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Feds cite Jungle Friends Primate Sanctuary with an Official Warning for monkey medical neglect

Murphy Brown passed away at Jungle Friends Primate Sanctuary after being sedated for a medical procedure.

Jungle Friends Primate Sanctuary has been cited with an official U.S. Department of Agriculture Warning for violating federal requirements for the veterinary care of their animals.

The nonprofit primate sanctuary located in Gainesville, FL, has been under state and federal scrutiny as numerous former employees and volunteers spoke out about the harsh conditions the monkeys and staff face under Director Kari Bagnall.

The USDA and the Florida Fish and Wildlife Conservation Commission inspected Jungle Friends Primate Sanctuary (JFPS) in late July after receiving numerous complaints along with photos and videos of filthy enclosures with maggots crawling in them.

Both agencies found numerous issues at the facility but the USDA reported the most serious issue; a direct violation of the Animal Welfare Act requirements for veterinary care.

The sanctuary employs an attending veterinarian and a consulting veterinarian and the two have “limited to no communication,” according to the report. The inspectors found a controlled substance prescription for one of the monkeys that was prescribed by the consulting veterinarian. Neither Bagnall nor the attending veterinarian were aware the drug had been prescribed.

“After further discussions with the animal care staff, there was no clear guidance as to when employees should contact the attending veterinarian or the consulting veterinarian for veterinary care concerns,” according to the USDA inspection report.

Failing to ensure the attending veterinarian has appropriate authority over the veterinary care at the facility “can lead to unnecessary pain and suffering of the animals,” the inspector said in the report.

The USDA Animal and Plant Health Inspection Service (APHIS) has now sent JFPS an Official Warning for the violation.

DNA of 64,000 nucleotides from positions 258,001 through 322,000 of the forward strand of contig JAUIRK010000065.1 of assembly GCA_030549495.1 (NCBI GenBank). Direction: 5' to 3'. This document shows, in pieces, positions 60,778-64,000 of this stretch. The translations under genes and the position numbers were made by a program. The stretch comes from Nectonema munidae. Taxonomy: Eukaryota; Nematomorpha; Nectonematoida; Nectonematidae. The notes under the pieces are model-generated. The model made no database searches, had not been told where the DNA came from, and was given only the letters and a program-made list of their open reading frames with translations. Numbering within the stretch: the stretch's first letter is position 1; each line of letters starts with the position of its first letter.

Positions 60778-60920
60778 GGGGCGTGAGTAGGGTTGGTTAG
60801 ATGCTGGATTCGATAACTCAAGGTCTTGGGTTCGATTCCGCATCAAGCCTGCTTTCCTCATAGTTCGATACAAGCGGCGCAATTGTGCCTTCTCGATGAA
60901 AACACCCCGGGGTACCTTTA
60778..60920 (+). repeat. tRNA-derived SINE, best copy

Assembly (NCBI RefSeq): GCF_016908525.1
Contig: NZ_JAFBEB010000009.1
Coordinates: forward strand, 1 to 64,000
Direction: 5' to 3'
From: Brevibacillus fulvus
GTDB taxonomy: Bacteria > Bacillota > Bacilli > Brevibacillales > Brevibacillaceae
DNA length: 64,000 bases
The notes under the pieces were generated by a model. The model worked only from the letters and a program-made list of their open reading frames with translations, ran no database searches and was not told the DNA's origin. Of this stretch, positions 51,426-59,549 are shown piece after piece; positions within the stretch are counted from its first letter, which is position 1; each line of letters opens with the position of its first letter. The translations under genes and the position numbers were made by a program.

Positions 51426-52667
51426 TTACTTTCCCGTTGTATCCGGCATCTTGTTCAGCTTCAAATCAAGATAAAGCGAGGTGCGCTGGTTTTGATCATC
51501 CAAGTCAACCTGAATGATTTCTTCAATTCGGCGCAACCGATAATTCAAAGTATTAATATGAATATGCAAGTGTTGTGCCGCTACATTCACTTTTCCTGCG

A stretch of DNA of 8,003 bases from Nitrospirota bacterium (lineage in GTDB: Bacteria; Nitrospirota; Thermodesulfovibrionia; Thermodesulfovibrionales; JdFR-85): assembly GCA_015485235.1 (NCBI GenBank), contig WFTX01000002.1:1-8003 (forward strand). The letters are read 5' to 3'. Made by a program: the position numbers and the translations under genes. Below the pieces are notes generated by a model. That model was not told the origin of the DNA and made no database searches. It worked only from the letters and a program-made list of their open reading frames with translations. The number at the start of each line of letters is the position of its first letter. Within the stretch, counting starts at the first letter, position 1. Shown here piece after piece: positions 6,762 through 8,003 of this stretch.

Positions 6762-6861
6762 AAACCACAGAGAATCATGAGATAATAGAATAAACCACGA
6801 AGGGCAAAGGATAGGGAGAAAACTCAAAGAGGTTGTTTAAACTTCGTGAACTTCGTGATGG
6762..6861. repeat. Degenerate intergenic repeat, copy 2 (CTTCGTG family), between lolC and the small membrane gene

“If APHIS obtains evidence of any future violation of these federal regulations, APHIS may pursue civil penalties, criminal prosecution, or other sanctions,” according to the Official Warning.

Jungle Friends Sanctuary Director Kari Bagnall, middle, walks through the sanctuary while an employee stands by.

Former JFPS staff members said that Bagnall and the attending veterinarian at the facility do not follow through with the medical care needs of the primates.

More than 250 primates at the sanctuary are cared for by only seven staff members. The staff shortages are reportedly caused by Bagnall who intimidates and verbally harasses the severely overworked staff.

Some staff live on site and in winter the on site employees are required to wake up every four hours and conduct unpaid night inspections of the heat lamps on the monkey enclosures to ensure the animals don’t freeze to death.

Former staff said two capuchin monkeys froze to death at the sanctuary in 2018.

In October 2021, the Facebook page Primates over Profits posted that a monkey named Murphy Brown was experiencing complications after being sedated for a medical procedure at JFPS and rather than taking Murphy Brown to an emergency veterinarian, the primate was instead taken to Bagnall’s home.

“At some point she began having seizures,” according to the Facebook post. “It is unclear what medical care was given to her … instead she remained at [Bagnall’s] home and passed away.”

Murphy Brown is one of 28 primates to pass away at JFPS in the past 15 months, according to the post.


Jungle Friends Primate Sanctuary Official Warning:

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